Physical Fest 2015 launch
Tmesis Theatre et al
Physical Fest—Liverpool’s international festival of physical/street theatre—has launched at the city’s Unity Theatre. The annual 8-day festival showcases some of physical theatre’s most celebrated artists as well as providing a forum for emerging talents.
Tucked away just a stone’s throw away from one of the cities’ main thoroughfares, a sizeable crowd had gathered at the Unity for what promised to be a typically eclectic evening. We would not be disappointed on that score.
For starters, theatre-goers were greeted by the larger than life Boom Booms—a giggly trio of very generously proportioned showgirls who had, it seemed, walked straight off a Donald McGill postcard. The trio waggled their wares around the theatre all night. Saucy. Such was the ampleness of those bosoms, a chap could easily suffocate. Ah bliss.
Then it was upstairs to the top floor to sample the delights of the intriguingly entitled Honky Tonk Hideaway. Through the dark recesses of the theatre we were led, a dozen theatre-goers, groping through the pitch black darkness until through the gauze we spied our destination, a seedy nightclub stage, the haunt of spivs and good time gals.
Invited in, tremulously we took our places. Shimmying, the incumbents went about their business. The Honky Tonk hideaway is a rare treat—an immersive experience that is part From Dusk Til Dawn and part Alice in Wonderland. Thus it’s also an excuse for grown-ups to regress to that long lost state of innocence, when the world was full of surprises. Therapeutic was the word.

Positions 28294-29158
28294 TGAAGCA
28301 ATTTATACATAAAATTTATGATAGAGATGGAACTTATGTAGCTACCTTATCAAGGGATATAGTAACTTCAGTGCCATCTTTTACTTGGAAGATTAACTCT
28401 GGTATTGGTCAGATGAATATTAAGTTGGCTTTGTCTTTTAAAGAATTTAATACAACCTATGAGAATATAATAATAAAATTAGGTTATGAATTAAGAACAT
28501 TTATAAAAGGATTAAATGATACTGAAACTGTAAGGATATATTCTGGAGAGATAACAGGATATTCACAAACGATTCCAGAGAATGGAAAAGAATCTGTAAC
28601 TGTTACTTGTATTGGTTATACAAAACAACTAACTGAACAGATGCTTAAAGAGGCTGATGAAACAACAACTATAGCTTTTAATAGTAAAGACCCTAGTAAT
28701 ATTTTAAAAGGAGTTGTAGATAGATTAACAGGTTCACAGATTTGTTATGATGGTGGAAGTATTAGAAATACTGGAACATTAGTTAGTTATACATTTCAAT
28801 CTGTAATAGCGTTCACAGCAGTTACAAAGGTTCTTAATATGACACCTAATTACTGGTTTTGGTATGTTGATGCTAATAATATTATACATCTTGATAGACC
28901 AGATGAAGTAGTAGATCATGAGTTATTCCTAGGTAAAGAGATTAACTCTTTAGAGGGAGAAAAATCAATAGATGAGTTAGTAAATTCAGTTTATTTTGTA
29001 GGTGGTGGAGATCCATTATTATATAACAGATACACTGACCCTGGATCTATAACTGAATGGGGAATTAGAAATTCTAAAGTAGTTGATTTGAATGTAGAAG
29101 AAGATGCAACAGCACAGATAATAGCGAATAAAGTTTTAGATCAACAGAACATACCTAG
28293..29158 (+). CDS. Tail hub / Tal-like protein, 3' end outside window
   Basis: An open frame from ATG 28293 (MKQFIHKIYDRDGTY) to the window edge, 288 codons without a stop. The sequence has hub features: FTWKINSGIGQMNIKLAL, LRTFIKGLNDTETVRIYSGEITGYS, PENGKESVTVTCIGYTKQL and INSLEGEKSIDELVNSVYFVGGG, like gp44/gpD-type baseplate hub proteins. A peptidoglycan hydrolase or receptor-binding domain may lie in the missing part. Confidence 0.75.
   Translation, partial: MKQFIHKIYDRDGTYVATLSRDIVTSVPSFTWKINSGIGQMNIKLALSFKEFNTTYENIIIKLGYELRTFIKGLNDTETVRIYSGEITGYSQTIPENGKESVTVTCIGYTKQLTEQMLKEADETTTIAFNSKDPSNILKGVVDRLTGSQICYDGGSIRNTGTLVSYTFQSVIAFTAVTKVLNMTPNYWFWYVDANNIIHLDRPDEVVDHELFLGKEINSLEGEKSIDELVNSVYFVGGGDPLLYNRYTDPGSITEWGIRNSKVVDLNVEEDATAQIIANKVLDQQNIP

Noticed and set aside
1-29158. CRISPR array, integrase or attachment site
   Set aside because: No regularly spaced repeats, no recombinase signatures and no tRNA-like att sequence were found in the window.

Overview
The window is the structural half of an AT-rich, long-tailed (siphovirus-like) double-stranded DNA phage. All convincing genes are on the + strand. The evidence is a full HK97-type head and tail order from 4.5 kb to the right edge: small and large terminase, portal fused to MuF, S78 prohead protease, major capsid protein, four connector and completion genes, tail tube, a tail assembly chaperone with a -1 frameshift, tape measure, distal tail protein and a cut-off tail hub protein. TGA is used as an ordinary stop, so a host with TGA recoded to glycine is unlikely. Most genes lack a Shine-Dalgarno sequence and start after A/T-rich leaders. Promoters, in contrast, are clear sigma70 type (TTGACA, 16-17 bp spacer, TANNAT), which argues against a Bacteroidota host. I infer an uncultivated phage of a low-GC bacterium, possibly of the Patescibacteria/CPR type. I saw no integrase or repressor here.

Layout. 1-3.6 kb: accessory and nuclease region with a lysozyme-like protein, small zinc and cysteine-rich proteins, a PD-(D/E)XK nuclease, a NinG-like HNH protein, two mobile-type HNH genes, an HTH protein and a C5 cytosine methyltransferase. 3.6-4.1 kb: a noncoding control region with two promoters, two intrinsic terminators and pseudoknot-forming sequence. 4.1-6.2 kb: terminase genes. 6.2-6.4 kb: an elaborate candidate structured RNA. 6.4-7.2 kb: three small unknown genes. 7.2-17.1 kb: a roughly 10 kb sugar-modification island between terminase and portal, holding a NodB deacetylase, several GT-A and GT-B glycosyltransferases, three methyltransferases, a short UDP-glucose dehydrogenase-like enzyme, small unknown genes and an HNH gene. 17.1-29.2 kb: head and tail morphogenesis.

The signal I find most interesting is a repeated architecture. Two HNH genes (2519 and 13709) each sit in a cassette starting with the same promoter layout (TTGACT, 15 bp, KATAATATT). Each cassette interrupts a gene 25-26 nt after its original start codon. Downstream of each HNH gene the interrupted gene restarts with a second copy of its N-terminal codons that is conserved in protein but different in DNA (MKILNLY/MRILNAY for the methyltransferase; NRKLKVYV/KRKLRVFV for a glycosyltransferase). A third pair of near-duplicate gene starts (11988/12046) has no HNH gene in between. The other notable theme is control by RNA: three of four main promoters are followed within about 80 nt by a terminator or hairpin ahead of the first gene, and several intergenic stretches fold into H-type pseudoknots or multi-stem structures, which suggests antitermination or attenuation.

And then to the main event of the night. Isn’t it sometimes the way that the starter can sometimes be a lot tastier than the main course? So it was with Wendy Houstoun’s Pact with Pointlessness, the main dish and opening show of the 2015 festival.
Billed as a show of crackling wit, this one-woman meditation on life, the universe and everything in between is a mixture of stand-up, dance and laptop visualisations. Brave. You have to admire performers who go down the one man/woman route. You also have to buy into such shows. The problems begin when you don’t.
The show began with Ms Houstoun, for no particular reason other than to presumably fill time, running several laps around the performance space. There then followed a stream of consciousness word association monologue and, judged on quantity of titters, arguably the most successful part of the performance.
While some of the word play was occasionally amusing, the gambit soon wore a little thin. Mindful perhaps of this, the lady went on to perform a series of dance steps from inside a cardboard box, told a few jokes without punchlines, jogged around the space and finally resorted to surfing on TripAdvisor while delivering poetry. All very pointless. If you got it all well and good, if you didn’t…
Physical Fest promises a week-long series of workshops, performances and networking events culminating with a Closing Party at the Unity Theatre on Saturday 30 May.
Reviewer: David Sedgwick